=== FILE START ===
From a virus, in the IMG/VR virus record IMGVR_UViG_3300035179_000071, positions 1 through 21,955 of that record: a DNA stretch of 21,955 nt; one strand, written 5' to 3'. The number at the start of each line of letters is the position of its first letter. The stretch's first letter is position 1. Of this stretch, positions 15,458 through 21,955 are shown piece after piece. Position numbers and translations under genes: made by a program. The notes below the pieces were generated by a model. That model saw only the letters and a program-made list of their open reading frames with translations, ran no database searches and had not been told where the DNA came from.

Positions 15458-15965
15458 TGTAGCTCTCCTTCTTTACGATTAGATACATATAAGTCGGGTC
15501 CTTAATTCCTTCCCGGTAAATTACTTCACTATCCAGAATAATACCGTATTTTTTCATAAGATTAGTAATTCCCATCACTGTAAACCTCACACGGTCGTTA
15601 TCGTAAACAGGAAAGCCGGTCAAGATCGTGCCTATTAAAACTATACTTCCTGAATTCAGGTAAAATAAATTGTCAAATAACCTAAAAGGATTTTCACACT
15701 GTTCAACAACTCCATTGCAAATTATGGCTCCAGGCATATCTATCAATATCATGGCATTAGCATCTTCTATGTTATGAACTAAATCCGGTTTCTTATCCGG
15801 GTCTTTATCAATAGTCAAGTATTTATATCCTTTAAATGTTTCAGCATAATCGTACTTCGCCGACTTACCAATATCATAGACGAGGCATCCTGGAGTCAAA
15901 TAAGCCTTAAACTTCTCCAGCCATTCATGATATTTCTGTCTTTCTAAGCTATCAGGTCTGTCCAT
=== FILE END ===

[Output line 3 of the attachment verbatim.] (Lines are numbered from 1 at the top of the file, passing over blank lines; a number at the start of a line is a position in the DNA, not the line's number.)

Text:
15458 TGTAGCTCTCCTTCTTTACGATTAGATACATATAAGTCGGGTC